I’m sure that most of our readers have read where recently police obtained search warrants for a woman’s Fitbit, cell phone, computer and house alarm logs, then used data obtained from those devices to contradict her husband’s story about the events of the night she was murdered. He was subsequently charged with the crime. Click here for more details.
Because of its direct application to eDiscovery, a good number of you have undoubtedly also read the recent decision on Goodyear Tire & Rubber Co. v. Haeger in which a unanimous Supreme Court (Justice Gorsuch did not participate) overturned a $2.7 million sanction for discovery misconduct, saying a district court erred by including legal fees beyond those resulting from the misconduct.
The sanction had been imposed against Goodyear Tire & Rubber, as well as two lawyers representing the company, for failure to disclose tire test results during discovery in litigation based on a damages claim due to a failed tire.
Justice Kagan wrote the opinion which held that when a federal court uses its inherent authority to sanction bad faith misconduct through an award of legal fees, the amount must be no more than the actual fees incurred as a direct result of the misconduct.
Justice Kagan called this a “but-for causation standard”, stating that, “the court’s fundamental job is to determine whether a given legal fee—say, for taking a deposition or drafting a motion—would or would not have been incurred in the absence of the sanctioned conduct.”
The application to eDiscovery and sanctions awards is clear and in fact, had been addressed shortly after the 2015 amendments to the FRCP by Judge James Francis in the case of CAT3 v. Black Lineage, 2016 WL 154116 (S.D.N.Y. Jan. 12, 2016). In that case, Judge Francis held the Courts inherent authority to order sanctions trumped any restrictions on spoliation sanctions under revised FRCP 37(e).
And now … the Most Important Case
I’m going to suggest though, that the most important case of the past several months is actually Bird v. Wells Fargo Bank, No. 16-1130 (E.D. Cali., Mar. 31, 2017) in which California Magistrate Judge Erica P. Grosjean, after a complete breakdown in the discovery process of the case, ordered the defendant to disclose its discovery plan, search terms and custodians, produce its document retention policies regarding the destruction of employee emails, produce an initial privilege log and then produce several specific categories of documents.
In other words, the Judge imposed a specific plan for the scope of discovery to be performed by a party which she found had failed to live up to their obligations. I highly recommend you read the entire order here — as a roadmap of what NOT to do in handling eDiscovery.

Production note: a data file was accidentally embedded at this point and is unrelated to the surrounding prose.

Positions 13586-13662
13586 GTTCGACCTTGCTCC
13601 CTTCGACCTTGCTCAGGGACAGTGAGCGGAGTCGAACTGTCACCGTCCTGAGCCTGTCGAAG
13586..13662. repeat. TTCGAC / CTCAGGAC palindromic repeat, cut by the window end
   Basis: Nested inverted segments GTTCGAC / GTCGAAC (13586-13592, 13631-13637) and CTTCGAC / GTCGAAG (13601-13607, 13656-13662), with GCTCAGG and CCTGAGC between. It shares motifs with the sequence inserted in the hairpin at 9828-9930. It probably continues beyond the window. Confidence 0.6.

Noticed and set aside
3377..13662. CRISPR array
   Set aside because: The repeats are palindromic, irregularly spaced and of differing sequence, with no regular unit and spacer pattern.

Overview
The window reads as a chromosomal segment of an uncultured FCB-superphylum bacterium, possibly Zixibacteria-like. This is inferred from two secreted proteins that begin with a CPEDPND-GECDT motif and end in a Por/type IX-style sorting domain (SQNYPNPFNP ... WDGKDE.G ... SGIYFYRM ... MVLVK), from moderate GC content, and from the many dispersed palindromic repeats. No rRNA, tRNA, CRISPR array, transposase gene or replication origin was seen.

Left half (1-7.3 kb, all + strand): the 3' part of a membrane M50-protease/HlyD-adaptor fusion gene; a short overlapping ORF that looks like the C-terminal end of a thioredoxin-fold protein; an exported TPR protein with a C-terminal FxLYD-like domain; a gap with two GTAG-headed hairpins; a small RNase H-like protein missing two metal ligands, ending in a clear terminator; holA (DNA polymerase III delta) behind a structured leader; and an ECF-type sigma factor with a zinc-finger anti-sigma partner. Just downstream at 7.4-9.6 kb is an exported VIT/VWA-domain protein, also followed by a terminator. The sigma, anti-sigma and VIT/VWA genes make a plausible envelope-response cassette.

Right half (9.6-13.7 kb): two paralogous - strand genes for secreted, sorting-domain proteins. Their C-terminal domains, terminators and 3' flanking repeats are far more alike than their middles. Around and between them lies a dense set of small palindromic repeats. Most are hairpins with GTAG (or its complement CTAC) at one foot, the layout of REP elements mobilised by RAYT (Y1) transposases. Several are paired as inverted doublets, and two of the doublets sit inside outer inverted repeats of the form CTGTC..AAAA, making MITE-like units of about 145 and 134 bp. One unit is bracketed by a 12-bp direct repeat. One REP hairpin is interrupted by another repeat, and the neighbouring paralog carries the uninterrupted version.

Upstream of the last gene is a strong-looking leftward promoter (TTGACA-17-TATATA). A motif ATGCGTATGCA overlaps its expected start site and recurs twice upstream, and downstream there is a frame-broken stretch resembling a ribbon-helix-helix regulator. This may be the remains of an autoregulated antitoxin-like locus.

But most interesting to me is some of the dicta:
At one point, Judge Grosjean said that, “The Court is particularly troubled by Defendant Wells Fargo’s approach to discovery in this case. Defendant has taken the legally unsupportable position that it is not under any obligation to provide electronic discovery unless and until there is full agreement on search terms.” Legally unsupportable!
At a later point, she notes, “Defendant also withheld information about Plaintiff’s inbox until after the initial discovery cut-off. It both fails to provide any date certain for production and will not extend the schedule a reasonable amount of time. [And] …….. It continues to threaten to have Plaintiff pay its costs without any legal justification.” A continued emphasis by the Court on a parties “unreasonable” behavior or lack of “legal justification” for an argument it is propounding is never a good thing. Never.
But most telling to me is this quote, “The Court also takes issue with the tone of Defendant’s communication, such as telling Plaintiff that Defendant’s agreement to produce certain documents will be ‘null and void ab initio’ and that Defendant will request sanctions if Plaintiff did not provide certain search terms by the deadline imposed by Defendant … Such dialogue is not professional and not a good faith attempt to meet and confer.”
We have heard continued reference to the Sedona Cooperation Proclamation over the years. This Order is the embodiment of that document and the concepts of professionalism and good faith. The emphasis by the Court in this case is, to my mind, indicative of the current attitude of the judiciary and should serve as a clear warning to litigators everywhere as to how they are expected to behave.